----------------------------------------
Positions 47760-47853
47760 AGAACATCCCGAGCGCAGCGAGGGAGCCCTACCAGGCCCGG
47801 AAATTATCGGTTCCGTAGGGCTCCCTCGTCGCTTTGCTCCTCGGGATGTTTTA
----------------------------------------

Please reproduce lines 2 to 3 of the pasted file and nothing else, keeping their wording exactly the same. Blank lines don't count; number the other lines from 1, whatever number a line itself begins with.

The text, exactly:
47760 AGAACATCCCGAGCGCAGCGAGGGAGCCCTACCAGGCCCGG
47801 AAATTATCGGTTCCGTAGGGCTCCCTCGTCGCTTTGCTCCTCGGGATGTTTTA